Ernesto Sirolli once said, “the future of every community lies in capturing the passion, imagination, and resources of its people.” As advisers serving with the College Advising Corps, we are placed in schools with the understanding that we will only have two years to gain the trust of the community in order to best serve our students and their families. Beginning my first year as an adviser, I quickly realized how tight-knit and protective the people in a rural community are of their shared values, obstacles, and successes. If one had asked me initially how connected I felt, I immediately would have denied having any connection to this small town hours away from anyone or anything of which I felt a part. The excitement of my first “real” job changed into a feeling of disconnect and a realization that in order to be successful, I needed to learn the culture of my new home and prove I not only shared these values but also wished to adopt them as my own. In order to accomplish this, I knew I had to find a way to be involved, visible, and make my presence have added value. While it would be more comforting to retreat at the end of each work day, and escape to the familiarity of friends and family on weekends, this was not an option if my aim was to become a trusted member of the community and perform my role as a college adviser effectively.
One of the most important parts of the culture of any community is their shared successes. In Sparta, where I serve at Alleghany High School, sports are a major catalyst for shared celebration. Most schools have a constant need for adults to coach and mentor students for athletic teams, and Alleghany was no exception. While not part of the official job description, coaching can certainly provide opportunities to connect on a deeper level with community stakeholders as well as show investment. Thus, when I saw an opening for cheerleading coach, I eagerly stepped up - this was a sport I enjoyed as a teen and an area in which I could connect to students and parents outside of my office. Being visible “under the lights” helped me to connect to my cheerleaders as well as their parents and friends and showed the staff (and community) that I desired to “be” a Triojan instead of an outsider merely observing. Likewise, I reached out of my comfort zone and accepted a coaching job for Track and Field when the need was expressed. This was not a sport I had actually participated in previously, but I agreed to take on the challenge in order to expand my presence in the community.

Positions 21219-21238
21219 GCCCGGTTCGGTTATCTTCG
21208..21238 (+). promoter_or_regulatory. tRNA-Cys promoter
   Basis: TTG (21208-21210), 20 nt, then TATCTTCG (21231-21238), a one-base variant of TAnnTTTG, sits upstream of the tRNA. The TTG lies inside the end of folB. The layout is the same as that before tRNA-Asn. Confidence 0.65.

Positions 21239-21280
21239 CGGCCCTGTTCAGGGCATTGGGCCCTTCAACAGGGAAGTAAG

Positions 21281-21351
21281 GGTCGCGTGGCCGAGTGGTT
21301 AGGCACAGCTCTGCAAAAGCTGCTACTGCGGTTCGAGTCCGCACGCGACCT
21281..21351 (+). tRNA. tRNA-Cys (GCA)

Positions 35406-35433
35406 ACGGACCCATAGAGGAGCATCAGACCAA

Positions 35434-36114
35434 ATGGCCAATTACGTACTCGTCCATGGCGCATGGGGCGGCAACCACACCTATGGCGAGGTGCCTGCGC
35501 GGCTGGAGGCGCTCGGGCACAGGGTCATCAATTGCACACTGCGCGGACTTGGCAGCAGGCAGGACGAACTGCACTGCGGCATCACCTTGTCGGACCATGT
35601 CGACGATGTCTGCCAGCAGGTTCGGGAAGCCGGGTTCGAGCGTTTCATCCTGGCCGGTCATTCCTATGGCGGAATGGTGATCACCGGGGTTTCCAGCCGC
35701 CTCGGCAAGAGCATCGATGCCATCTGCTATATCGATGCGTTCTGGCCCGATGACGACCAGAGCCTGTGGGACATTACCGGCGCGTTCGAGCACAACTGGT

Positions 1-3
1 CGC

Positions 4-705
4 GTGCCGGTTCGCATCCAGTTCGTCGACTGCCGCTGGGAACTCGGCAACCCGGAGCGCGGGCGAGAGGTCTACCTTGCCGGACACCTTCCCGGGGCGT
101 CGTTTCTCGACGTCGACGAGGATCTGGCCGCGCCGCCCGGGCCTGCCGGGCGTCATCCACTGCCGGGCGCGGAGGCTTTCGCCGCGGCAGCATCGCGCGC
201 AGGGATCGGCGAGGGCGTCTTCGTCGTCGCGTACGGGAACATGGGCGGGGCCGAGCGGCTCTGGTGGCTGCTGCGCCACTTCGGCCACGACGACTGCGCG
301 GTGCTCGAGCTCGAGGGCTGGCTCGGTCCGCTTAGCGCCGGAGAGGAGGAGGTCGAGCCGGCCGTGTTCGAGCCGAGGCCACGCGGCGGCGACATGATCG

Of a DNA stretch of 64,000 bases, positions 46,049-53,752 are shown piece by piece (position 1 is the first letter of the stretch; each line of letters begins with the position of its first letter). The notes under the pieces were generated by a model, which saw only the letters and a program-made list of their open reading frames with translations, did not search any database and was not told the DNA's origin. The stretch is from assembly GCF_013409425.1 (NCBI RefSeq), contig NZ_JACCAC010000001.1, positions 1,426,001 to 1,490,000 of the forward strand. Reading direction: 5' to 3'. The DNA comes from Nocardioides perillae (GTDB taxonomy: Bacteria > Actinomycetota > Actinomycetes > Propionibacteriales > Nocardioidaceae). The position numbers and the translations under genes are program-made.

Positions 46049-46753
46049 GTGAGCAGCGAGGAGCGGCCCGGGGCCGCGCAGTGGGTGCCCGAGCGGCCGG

Not only has coaching helped me up my involvement in the community and feel more connected to the people of Sparta, but also gives me the opportunity to continue my advising work outside of school hours. Often I would, and still do, have students or their guardians come up to me at a practice, game, or meet asking questions about college-going culture, graduation requirements, financial aid, and more. Forcing myself into a position where I was not only present but also contributing to the community has given me the opportunity to best serve my students and create a home for myself in Alleghany County.
*Written by CAC Adviser Brooke Barhardt